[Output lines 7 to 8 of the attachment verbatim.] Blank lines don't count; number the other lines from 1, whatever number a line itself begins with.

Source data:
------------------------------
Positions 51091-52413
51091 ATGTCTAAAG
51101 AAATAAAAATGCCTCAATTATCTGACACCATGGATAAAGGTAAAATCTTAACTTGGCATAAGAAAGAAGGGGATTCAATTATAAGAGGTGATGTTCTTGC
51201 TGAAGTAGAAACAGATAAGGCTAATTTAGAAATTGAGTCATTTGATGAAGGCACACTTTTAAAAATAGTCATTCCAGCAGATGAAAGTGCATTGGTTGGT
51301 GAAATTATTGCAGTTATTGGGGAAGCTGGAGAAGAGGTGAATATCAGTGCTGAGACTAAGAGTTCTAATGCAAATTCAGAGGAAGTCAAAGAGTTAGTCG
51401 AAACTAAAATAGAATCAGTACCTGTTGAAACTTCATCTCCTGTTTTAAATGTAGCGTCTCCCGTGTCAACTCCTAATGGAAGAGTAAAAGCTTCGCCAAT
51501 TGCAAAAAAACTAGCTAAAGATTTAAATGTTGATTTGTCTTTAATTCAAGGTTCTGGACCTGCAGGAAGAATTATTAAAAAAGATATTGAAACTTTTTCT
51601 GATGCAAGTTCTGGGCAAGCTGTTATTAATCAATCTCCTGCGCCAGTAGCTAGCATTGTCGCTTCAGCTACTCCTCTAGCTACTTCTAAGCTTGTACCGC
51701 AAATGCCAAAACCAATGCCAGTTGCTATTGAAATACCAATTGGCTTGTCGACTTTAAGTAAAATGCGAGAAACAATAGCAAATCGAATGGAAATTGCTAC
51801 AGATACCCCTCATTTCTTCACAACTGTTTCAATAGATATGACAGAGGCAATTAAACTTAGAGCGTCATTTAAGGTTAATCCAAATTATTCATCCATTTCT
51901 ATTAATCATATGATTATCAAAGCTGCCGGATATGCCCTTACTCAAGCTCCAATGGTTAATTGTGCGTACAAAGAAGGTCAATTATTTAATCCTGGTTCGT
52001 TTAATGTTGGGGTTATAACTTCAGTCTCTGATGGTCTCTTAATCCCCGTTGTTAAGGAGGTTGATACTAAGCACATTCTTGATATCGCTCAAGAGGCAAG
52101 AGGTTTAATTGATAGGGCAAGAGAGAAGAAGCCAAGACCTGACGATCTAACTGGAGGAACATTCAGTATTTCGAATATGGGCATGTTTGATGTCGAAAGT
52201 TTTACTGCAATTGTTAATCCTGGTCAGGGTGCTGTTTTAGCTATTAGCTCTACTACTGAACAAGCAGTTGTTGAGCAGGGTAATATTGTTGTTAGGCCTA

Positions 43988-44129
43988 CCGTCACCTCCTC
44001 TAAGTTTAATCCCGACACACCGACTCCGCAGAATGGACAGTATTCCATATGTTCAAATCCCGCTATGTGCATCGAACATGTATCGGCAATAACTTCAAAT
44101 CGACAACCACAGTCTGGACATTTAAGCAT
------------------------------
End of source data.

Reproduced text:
51501 TGCAAAAAAACTAGCTAAAGATTTAAATGTTGATTTGTCTTTAATTCAAGGTTCTGGACCTGCAGGAAGAATTATTAAAAAAGATATTGAAACTTTTTCT
51601 GATGCAAGTTCTGGGCAAGCTGTTATTAATCAATCTCCTGCGCCAGTAGCTAGCATTGTCGCTTCAGCTACTCCTCTAGCTACTTCTAAGCTTGTACCGC